Private Equity Firms: How to Select One

Private Equity Firms: How to Select One

Whether you discover yourself receiving inbound calls from private equity firms, or you’re nearing the top of a competitive sales process and have multiple interested firms, you’re faced with an equivalent question: How do i select the proper private equity partner?

Enough horror stories pervade the entrepreneurship space that each founder is anxious about bringing on a partner—one you’ll be married to for 3-5 years (or even longer) before you’ll exit the connection.

This worry is particularly acute for founders who haven’t taken outside investment and haven’t had an investor on their board. How involved will the investor be within the business? Will you as a founder be ready to maintain control? Will the investor add value to the relationship?

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Having an outdoor investor influencing decision-making are often an enormous change. As a result, you would like to form sure you’re aligned with a personal equity investor before you partner with them.

Ensuring Alignment Between Founder and Partner
No partner is universally good or bad—finding the proper partner has the maximum amount to try to to with you, the founder, because it does the partner.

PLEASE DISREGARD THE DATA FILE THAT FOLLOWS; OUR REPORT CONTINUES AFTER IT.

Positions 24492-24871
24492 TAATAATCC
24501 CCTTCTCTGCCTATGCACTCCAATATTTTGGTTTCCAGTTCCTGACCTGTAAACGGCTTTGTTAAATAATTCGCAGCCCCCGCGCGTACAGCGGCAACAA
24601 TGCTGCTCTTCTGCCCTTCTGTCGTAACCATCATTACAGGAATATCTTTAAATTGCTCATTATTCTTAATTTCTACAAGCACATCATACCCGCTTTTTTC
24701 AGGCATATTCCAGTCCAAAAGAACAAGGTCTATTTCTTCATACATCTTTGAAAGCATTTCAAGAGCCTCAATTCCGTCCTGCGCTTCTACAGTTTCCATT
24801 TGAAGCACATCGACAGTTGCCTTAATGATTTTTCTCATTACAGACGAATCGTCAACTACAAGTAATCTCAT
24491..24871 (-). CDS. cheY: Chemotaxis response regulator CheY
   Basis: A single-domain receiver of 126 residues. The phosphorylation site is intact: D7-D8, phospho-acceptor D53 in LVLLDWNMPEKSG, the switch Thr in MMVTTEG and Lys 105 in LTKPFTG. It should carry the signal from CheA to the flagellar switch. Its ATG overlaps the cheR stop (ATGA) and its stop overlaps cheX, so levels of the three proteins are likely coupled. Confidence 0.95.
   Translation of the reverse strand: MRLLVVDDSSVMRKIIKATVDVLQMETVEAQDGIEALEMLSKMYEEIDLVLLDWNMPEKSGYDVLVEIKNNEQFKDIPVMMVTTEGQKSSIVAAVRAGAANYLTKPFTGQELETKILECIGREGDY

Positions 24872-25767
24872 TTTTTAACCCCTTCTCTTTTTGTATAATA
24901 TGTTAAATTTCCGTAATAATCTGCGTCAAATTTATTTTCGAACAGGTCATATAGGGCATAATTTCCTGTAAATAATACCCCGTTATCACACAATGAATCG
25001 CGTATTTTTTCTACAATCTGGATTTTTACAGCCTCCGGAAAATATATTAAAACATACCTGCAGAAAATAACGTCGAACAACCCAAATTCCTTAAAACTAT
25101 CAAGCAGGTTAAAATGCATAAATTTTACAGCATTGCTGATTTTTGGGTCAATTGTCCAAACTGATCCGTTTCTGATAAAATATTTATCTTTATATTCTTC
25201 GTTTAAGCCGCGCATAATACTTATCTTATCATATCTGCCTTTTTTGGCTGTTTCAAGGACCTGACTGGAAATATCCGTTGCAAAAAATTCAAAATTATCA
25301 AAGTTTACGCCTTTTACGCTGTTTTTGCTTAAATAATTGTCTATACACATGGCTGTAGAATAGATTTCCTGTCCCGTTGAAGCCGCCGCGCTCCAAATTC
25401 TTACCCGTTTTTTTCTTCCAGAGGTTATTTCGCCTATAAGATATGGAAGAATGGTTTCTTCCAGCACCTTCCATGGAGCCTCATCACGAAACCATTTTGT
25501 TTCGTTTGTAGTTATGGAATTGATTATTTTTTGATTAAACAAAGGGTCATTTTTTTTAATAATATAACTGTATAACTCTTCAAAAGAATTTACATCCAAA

Behind the investor horror stories (founder being fired, mass layoffs, etc.) are cases of misalignment, where the founder’s goals and management style directly conflict with the investor’s. While no partnership is ideal , doing all of your research beforehand can increase your chances of a successful partnership.

To improve your outcome, below are some criteria to use to guage potential private equity investors and consider how they might mesh together with your management style:

Name-brand vs. under-the-radar firms
Hands-on vs. passive firms
Firms with a playbook vs. bespoke strategies
Firms focused on growth through M&A vs. organic growth
Firm fit vs. partner fit
Name-brand vs. under-the-radar firms
Name-brand firms are the household names within the investment community. Their funds are large, they need wide portfolios, and that they have an enormous resource pool to draw from. These are the firms who reach bent you which you hear about in the least the tradeshows.

Under-the-radar firms, on the opposite hand, have a more limited resource pool and typically target a selected investment niche with their portfolio. Often they need to believe investment bankers to fill their deal flow.

When evaluating whether to settle on a name-brand firm vs. a more niche firm, consider that name-brand firms tend to possess the subsequent characteristics:


More helpful with opening doors due to their wide network
More beneficial for growing business operations thanks to larger funds and more resources
Easier to seek out and obtain ahead of since they need more marketing resources available

Stricter in enforcing a playbook for all their portfolio companies
More disciplined when valuing your business since they need more deals on the table, creating competition for investment dollars (i.e. internal valuation ceiling)
Tougher to barter with since they don’t want to line negative precedents for future transactions
More insistent on their deal terms
More likely to lose interest and write-off an investment if it doesn’t go as planned (due to an outsized portfolio)

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